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Fox Johns Lazar Pekin & Wexler, APC v. Superior Court (Brewer Corporation)

California Court of Appeals, Fourth District, First Division

September 24, 2013

FOX JOHNS LAZAR PEKIN & WEXLER, APC, et al., Petitioners,
v.
THE SUPERIOR COURT OF SAN DIEGO COUNTY, Respondent BREWER CORPORATION, Real Party in Interest.

Original proceeding on a petition for a writ of mandate challenging orders of the Superior Court of San Diego County, No. 37-2007-00074230- CU-BC-CTL William R. Nevitt, Jr., Judge.

Fox Johns Lazar Perkin & Wexler, George C. Lazar, and R. Gordon Huckins for Petitioner.

No appearance for Respondent.

Marks, Finch, Thornton & Baird, Jeffrey B. Baird and Jon F. Gauthier for Real Party in Interest.

HUFFMAN, J.

Fox Johns Lazar Perkin & Wexler (Fox Johns) represents Point Center Financial, Inc. (Point). Brewer Corporation (Brewer), among others, obtained a money judgment against Point, which is presently on appeal in a related case before this court. As part of its efforts to enforce the judgment, Brewer has proceeded with third party, postjudgment discovery against Fox Johns and Michael Wexler, the attorney at Fox Johns primarily responsible for representing Point during the underlying trial. To this end, Brewer served Fox Johns with a subpoena duces tecum for the production of documents and sought a third party judgment debtor examination of Wexler under Code of Civil Procedure[1] section 708.120.

After Fox Johns and Wexler objected to Brewer's examination of Wexler, Brewer moved to compel. The court granted Brewer's motion in part, ordering Wexler to answer certain questions at his examination. Fox Johns and Wexler subsequently moved to quash the order for Wexler to appear for examination, which the court denied. In addition, the court granted Brewer's motion, in part, to compel Fox Johns to produce documents under the subpoena duces tecum.

Fox Johns and Wexler appeal the order denying their motion to quash the order to appear as well as the order granting, in part, Brewer's motion to compel further responses and documents to the subpoena. Although they raise multiple issues, we focus on their contention that the requested discovery exceeds the limited scope and purpose of a third party examination as permitted under section 708.120. This is a matter of first impression.

We agree that the discovery Brewer seeks here is beyond the scope of what section 708.120 permits. In addition, although we are not convinced that the superior court's orders are appealable, nonetheless, under the unusual circumstances of this case, we reach the merits by treating the appeal as a petition for a writ of mandate.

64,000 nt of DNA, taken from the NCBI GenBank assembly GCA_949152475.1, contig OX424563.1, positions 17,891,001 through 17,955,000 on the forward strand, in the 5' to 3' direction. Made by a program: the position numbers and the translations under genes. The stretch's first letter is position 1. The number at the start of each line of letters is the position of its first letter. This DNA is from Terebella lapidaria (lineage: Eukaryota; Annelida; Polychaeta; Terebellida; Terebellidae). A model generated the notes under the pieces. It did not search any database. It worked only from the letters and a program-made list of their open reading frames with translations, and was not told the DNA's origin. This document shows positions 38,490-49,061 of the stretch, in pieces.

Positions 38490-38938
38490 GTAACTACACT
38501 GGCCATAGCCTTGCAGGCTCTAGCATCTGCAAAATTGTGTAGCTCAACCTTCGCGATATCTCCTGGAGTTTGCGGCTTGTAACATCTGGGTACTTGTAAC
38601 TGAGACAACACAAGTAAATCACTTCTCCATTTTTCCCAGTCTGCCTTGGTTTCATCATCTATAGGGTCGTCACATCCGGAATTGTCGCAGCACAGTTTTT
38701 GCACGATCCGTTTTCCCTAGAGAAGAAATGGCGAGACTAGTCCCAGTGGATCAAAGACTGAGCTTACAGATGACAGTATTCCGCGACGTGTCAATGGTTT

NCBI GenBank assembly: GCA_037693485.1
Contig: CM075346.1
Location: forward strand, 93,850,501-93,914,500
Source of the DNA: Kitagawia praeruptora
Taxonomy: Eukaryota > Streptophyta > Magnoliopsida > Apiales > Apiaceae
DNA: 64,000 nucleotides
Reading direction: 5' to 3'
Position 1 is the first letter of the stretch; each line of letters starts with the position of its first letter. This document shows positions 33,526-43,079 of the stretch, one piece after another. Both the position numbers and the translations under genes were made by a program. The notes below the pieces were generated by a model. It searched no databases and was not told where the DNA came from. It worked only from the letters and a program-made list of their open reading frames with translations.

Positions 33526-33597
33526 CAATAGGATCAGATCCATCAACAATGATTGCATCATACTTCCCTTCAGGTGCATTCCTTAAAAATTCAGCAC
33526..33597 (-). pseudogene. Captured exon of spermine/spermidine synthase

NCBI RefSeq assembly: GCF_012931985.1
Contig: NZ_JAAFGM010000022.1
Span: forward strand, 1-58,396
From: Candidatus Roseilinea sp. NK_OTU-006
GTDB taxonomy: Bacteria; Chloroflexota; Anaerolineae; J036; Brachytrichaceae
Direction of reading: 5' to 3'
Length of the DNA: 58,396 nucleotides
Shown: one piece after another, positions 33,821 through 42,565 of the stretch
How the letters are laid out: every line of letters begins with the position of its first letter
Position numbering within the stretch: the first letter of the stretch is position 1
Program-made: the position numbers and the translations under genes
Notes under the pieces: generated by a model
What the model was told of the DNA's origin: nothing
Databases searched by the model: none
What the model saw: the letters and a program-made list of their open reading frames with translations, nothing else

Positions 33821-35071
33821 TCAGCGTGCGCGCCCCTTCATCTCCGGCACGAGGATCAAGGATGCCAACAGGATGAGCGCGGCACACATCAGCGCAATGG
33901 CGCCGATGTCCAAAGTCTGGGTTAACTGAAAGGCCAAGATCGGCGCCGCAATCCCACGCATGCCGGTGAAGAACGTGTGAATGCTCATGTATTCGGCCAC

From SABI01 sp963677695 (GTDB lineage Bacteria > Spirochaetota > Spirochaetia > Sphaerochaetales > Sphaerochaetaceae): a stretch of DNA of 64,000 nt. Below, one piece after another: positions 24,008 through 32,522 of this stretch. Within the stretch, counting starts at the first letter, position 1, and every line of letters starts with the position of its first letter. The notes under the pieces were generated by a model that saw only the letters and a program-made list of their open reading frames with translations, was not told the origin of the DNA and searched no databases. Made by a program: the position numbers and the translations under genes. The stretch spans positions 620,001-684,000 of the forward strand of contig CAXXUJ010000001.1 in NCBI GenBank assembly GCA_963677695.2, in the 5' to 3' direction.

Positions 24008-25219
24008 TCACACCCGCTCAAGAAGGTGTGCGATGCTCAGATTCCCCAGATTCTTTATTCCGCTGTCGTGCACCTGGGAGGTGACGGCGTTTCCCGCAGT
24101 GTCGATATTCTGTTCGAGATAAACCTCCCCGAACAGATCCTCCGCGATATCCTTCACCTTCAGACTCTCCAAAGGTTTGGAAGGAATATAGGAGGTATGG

FACTUAL AND PROCEDURAL HISTORY

Brewer, among other plaintiffs, pursued certain claims against Point involving bond stop notices. At trial, Wexler was Point's counsel. After a trial of this action, a money judgment of more than $2.7 million was entered against Point. Point has appealed that judgment, which is currently pending in this court.

The plaintiffs, including Brewer, wasted little time enforcing the judgment. They examined Point's chief financial officer under section 708.110 and received a voluminous document production of financial and other records by Point. They also engaged in third party discovery. To this end, they sought to examine Wexler, who continues to represent Point in this matter and is Point's "lead appellate counsel" as well.

Under section 708.120, Brewer obtained an order to examine Wexler. At the examination, Wexler refused to answer a number of questions. Wexler's refusal led to Brewer's motion to compel further answers. The superior court granted in part and denied in part Brewer's motion. The order, dated July 5, 2012, stated that Wexler was to answer 10 questions. The order does not list the specific questions, but instead, refers to portions of the examination transcript containing the questions.

In response to the order, Wexler offered to appear at a resumed examination and only answer the 10 questions referred to in the order. Once he answered these questions, Wexler would terminate the examination. Although they met and conferred, the parties could not agree on the scope of the examination. Accordingly, Brewer obtained a new order to appear requiring Wexler to appear for examination on July 25, 2012. Brewer also served Wexler with a subpoena duces tecum for personal appearance and the production of documents for the same date. In response, Fox Johns and Wexler applied ex parte for a continuance of the examination and to set a hearing date for a motion to quash the order for appearance and the subpoena. Fox Johns and Wexler also served a written response to the subpoena.

The court continued the examination and set a hearing on Fox Johns and Wexler's motion to quash the order for appearance and the subpoena for August 24, 2012. Brewer filed a motion to compel further responses to the subpoena as well as production of additional documents, which was set to be heard on September 7, 2012. The court consolidated the proceedings and heard both motions on September 7, 2012.

After considering the pleadings, evidence, and oral argument, the court issued two minute orders wherein it denied Fox Johns and Wexler's motion to quash the order of appearance, but granted in part and denied in part, both the motion to quash the subpoena and Brewer's motion to compel further responses and additional documents. The second order, however, required Fox Johns to produce certain documents in response to the subpoena.

Fox Johns and Wexler appealed the orders.

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